The Prodigy, originally dating from 1905, is Hermann Hesses's bitter indictment of conventional education. It is the story of Hans Giebenrath, the brilliant young son of provincial bourgeouis in southern Germany who becomes the first boy from his town to pass into a prestigious Protestant theological college. His spirit, however, is systematically broken by his parents and teachers; over anxious about his success, they forget to consider his health and happiness. Subsiding into a fatal apathy, he is taken home for medical reasons. Here he falls in love, becomes an engineer's apprentice, learns to drink alcohol and eventually dies by drowning. Out of his attitude to the treatment that he perceived was common within the German schooling system at the turn of the century, Hesse developed his own deeply personal views on the value of Eastern education in developing the self.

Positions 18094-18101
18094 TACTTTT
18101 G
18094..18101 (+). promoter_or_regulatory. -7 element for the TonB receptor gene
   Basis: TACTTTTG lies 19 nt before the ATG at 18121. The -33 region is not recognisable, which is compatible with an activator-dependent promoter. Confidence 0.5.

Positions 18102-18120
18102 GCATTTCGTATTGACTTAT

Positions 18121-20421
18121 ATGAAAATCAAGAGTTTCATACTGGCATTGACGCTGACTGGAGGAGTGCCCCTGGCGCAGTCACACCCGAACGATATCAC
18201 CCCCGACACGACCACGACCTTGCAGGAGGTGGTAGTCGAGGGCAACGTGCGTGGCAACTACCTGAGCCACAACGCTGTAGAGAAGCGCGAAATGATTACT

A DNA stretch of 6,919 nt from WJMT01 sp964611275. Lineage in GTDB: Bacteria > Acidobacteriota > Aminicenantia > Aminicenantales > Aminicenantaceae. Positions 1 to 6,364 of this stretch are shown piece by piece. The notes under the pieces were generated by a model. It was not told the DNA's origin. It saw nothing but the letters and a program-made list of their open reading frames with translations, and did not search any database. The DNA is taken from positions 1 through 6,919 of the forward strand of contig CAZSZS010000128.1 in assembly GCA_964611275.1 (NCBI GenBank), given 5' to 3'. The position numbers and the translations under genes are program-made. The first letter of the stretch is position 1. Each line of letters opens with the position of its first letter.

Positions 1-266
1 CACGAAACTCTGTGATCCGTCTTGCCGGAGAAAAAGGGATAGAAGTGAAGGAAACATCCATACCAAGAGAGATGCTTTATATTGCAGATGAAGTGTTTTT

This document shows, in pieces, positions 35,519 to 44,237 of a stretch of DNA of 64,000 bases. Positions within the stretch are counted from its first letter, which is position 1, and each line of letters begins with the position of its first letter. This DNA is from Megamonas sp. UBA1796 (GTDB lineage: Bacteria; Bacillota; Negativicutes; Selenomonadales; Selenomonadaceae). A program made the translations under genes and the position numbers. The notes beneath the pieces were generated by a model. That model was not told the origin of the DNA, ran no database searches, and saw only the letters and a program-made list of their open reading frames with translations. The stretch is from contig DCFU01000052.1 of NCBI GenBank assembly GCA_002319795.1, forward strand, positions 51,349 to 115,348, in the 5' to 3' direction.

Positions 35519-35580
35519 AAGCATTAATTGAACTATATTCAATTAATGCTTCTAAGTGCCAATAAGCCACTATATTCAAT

Counted among the leading thinkers of the twentieth century, Hermann Hesse was born in 1877. Rebelling against a stern monastic education, he worked as a locksmith and a bookseller before embarking on a 65-year writing carrer. Having travelled as far as India, he settled in Switzerland in 1911 in opposition to German militarism. Awarded the Nobel Prize in 1946, he died in 1963 aged eighty-five.